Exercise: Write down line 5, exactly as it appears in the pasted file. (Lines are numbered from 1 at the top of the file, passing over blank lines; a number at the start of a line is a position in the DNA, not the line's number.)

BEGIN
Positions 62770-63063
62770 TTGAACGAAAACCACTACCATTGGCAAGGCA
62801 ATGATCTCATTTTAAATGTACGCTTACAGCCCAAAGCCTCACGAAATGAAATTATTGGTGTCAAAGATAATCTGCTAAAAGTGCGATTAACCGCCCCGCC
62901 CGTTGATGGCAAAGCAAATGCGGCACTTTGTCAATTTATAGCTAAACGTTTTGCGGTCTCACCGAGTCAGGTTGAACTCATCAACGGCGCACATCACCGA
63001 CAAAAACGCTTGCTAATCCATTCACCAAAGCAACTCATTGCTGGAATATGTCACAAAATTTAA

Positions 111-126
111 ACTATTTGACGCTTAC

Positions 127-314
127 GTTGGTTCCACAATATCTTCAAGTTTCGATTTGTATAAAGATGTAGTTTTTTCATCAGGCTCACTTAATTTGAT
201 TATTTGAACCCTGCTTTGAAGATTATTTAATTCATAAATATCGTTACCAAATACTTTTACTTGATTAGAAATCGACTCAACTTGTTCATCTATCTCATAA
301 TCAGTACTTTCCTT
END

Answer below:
63001 CAAAAACGCTTGCTAATCCATTCACCAAAGCAACTCATTGCTGGAATATGTCACAAAATTTAA